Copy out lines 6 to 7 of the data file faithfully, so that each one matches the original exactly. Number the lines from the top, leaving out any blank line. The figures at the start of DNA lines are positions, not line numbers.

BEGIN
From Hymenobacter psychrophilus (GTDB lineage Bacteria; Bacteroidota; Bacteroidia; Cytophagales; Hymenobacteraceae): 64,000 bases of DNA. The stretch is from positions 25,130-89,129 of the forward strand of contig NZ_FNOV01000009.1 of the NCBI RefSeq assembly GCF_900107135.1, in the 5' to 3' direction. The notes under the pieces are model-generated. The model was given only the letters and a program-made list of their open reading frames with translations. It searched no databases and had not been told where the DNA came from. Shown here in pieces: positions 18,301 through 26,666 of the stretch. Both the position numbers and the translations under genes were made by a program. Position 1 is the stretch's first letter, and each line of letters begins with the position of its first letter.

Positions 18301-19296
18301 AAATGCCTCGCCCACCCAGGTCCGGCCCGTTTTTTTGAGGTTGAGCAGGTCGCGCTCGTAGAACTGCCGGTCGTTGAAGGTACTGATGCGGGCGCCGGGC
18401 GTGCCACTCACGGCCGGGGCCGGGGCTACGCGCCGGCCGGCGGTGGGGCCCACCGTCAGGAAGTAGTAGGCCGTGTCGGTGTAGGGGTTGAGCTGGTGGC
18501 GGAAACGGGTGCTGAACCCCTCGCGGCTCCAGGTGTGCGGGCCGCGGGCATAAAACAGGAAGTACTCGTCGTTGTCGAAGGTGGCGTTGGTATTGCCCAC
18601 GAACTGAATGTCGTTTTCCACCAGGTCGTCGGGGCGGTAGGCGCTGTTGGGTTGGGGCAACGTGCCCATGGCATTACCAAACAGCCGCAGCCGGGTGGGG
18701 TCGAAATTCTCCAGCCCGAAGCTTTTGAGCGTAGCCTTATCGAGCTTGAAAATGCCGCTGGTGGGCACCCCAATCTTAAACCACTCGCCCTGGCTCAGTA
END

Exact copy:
18601 GAACTGAATGTCGTTTTCCACCAGGTCGTCGGGGCGGTAGGCGCTGTTGGGTTGGGGCAACGTGCCCATGGCATTACCAAACAGCCGCAGCCGGGTGGGG
18701 TCGAAATTCTCCAGCCCGAAGCTTTTGAGCGTAGCCTTATCGAGCTTGAAAATGCCGCTGGTGGGCACCCCAATCTTAAACCACTCGCCCTGGCTCAGTA